The first step should be the decision to abandon a lifestyle imposed by the market that "tends to promote extreme consumerism in an effort to sell its products”, and ends catching us up in a whirlwind of needless buying and spending." Romano Guardini said: “The gadgets and technology forced upon [the human being] by the patterns of machine production and of abstract planning mass man accepts quite simply; they are the forms of life itself. To either a greater or lesser degree mass man is convinced that his conformity is both reasonable and just”. We think we are free because we have the possibility to consume. "But those really free are the minority who wield economic and financial power" (LS, 203).
The second step is to educate ourselves to an alliance between humanity and nature and become aware of the ecological crisis in order to assume new habits. "Amassing of things and pleasures are not enough to give meaning and joy to the human heart, yet [too many] feel unable to give up what the market sets before them." Young people have an ecological sensitivity and "make admirable efforts to protect the environment. At the same time, they have grown up in a milieu of extreme consumerism and affluence which makes it difficult to develop other habits." This is the great educational challenge (LS, 209).
For this reason, the third step, family, parish, youth groups should, be a place for experiences and gestures that educate people to adopt lifestyles respecting nature and environment, that is, a space for ecological conversion. “The external deserts in the world are growing, because the internal deserts have become so vast” and the “ecological crisis is also a summons to profound interior conversion” (LS 217). A conversion that cannot be limited to prayer or interior and personal spirituality, but must be translated into concrete and effective gestures, even if limited.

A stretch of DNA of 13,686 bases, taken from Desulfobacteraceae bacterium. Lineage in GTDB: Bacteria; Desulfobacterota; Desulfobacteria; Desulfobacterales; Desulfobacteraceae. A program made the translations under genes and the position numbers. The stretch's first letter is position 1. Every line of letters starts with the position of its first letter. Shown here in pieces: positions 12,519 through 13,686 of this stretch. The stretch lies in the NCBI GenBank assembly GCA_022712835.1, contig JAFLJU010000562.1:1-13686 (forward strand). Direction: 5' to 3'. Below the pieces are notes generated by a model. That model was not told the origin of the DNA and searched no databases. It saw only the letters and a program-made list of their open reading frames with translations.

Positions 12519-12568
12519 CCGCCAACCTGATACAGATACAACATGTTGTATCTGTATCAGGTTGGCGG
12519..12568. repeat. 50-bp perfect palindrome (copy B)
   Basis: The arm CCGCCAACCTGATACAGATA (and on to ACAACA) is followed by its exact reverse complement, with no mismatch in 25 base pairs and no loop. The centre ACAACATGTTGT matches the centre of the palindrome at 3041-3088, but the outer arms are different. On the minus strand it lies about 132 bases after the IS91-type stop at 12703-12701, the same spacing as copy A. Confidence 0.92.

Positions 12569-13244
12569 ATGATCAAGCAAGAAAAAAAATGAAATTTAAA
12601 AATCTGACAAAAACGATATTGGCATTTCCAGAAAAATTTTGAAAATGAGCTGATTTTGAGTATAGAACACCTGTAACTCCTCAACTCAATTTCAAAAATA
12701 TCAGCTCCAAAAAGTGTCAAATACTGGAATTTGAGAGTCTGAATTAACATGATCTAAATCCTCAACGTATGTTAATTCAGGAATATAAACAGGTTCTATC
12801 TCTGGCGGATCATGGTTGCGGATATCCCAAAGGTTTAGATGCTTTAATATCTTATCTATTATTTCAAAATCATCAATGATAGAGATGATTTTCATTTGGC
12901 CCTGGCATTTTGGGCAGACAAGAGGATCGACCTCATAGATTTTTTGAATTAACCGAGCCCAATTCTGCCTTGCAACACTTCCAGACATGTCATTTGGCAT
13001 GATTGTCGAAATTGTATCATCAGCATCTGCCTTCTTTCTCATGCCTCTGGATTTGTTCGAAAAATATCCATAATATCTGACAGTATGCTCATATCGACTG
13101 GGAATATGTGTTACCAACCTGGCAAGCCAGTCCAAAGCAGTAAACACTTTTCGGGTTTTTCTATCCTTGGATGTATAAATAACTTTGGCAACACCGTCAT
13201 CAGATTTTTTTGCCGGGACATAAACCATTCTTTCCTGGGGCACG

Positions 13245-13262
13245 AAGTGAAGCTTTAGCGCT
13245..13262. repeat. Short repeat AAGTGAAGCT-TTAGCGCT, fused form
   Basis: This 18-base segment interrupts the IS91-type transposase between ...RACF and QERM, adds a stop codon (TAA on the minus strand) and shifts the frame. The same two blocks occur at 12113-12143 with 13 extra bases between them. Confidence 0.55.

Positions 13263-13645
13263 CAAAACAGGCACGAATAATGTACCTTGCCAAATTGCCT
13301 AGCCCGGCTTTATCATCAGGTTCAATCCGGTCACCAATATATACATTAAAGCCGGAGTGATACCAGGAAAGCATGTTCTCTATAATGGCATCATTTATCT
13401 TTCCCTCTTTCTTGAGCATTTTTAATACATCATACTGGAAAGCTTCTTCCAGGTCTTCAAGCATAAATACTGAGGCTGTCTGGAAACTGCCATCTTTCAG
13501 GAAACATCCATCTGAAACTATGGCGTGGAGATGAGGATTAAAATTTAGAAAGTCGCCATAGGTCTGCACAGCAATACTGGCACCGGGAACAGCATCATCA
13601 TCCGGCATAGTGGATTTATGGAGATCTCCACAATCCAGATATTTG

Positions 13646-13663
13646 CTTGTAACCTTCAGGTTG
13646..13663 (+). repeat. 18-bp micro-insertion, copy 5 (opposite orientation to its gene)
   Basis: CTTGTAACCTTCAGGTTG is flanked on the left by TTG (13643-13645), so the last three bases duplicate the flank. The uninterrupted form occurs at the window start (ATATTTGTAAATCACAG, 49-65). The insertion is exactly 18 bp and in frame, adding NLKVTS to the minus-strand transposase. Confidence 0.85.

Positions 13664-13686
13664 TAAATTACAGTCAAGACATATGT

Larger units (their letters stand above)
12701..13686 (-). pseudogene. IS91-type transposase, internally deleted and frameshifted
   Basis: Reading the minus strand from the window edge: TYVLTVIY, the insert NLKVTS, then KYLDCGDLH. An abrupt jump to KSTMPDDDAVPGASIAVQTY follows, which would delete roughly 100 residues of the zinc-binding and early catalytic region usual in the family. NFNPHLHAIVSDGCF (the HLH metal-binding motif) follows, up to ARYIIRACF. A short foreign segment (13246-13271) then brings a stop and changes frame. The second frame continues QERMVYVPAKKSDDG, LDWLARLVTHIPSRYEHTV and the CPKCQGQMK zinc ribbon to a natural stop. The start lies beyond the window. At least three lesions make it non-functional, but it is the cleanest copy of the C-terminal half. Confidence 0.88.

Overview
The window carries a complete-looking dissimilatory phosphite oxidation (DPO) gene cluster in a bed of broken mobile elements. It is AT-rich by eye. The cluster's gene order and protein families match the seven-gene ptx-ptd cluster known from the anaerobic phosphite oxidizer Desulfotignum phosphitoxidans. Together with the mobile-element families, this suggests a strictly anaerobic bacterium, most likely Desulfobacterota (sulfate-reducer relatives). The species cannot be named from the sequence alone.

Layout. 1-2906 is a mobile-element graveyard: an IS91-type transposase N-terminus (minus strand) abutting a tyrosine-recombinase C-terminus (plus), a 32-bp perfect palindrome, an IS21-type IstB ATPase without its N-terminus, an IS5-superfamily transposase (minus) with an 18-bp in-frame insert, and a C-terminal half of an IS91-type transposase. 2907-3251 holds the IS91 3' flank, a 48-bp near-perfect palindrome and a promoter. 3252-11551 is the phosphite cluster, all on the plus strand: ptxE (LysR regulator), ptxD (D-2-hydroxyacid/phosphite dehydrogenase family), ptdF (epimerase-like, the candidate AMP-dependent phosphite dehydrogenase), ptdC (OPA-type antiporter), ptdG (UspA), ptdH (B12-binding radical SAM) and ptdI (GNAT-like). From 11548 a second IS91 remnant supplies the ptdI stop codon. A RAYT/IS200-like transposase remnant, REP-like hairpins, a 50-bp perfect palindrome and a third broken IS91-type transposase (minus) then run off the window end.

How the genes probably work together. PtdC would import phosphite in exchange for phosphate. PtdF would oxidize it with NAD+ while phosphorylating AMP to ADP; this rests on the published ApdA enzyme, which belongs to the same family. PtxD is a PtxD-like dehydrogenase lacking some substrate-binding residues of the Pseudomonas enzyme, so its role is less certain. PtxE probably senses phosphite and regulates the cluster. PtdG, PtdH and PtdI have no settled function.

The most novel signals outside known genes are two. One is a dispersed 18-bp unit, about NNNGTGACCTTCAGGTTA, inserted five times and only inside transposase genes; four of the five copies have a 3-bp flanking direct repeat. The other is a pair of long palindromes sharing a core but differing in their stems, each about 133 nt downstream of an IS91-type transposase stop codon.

This implies to develop new beliefs, new attitudes and habits in daily life. Such as avoiding the use of plastic or paper material, reducing water consumption, sorting waste, cooking only what can be eaten, treating all living beings with care, using public transport or sharing the same vehicle among several people, planting trees, turning off unnecessary lights, and so on. That is what everyone can do.
Limited gestures on a personal level, which should lead to rethink our development and to change our lifestyle into a simpler and sober one. This is an act of love for the planet and the brothers, while focusing on the common good principle, on the dignity of each person, on personal responsibility at all levels, from international to national and local field.
The three pillars of this change are everyday life, sobriety, and relationships.
The possible in everyday life is the source from which change arises, and the key to making every dream possible. It is in everyday life that we build the connection between theory and practice, where a silent revolution takes place starting from the bottom and enhancing all the good present in creation as a strength to spread love.
Happy sobriety, lived with freedom and awareness, is not a low-intensity life. Sobriety is not depriving oneself of the goods of life, but liberating oneself from what is useless and superfluous. Happiness asks to limit the needs that only diminish us, and being open to the many different possibilities which life can offer (LS, 223). A happy sobriety is peace with oneself, produces a balanced lifestyle, and allows one to grasp the words of love that nature is full of (LS, 225). A happy sobriety helps to rediscover the essentiality of life; it allows distinguishing what is fundamental and necessary from what is superfluous and generated by induced needs. It is the sculptor's art that takes away to give shape and leads to the perception that the essential of life is relationships.
Everything is related and connected: “relationship with God, with one's neighbor and with the earth” (LS, 66). “Genuine care for our own lives and our relationships with nature is inseparable from fraternity, justice and faithfulness to others." (LS, 70). The relationship category is the founding paradigm for the care and custody of creation, because the relationship is a constitutive part of cosmic life and therefore of every living being. We are made for relations; we tend towards others and towards the Creator. A true care and custody relationship expresses the primacy of love. This is why new lifestyles generate new relationships with things, with people, with nature, with the world. It turns out that, at the heart of the change, there is also a new relationship with God the Father - who, full of love, in his creatures manifests his embrace and caress.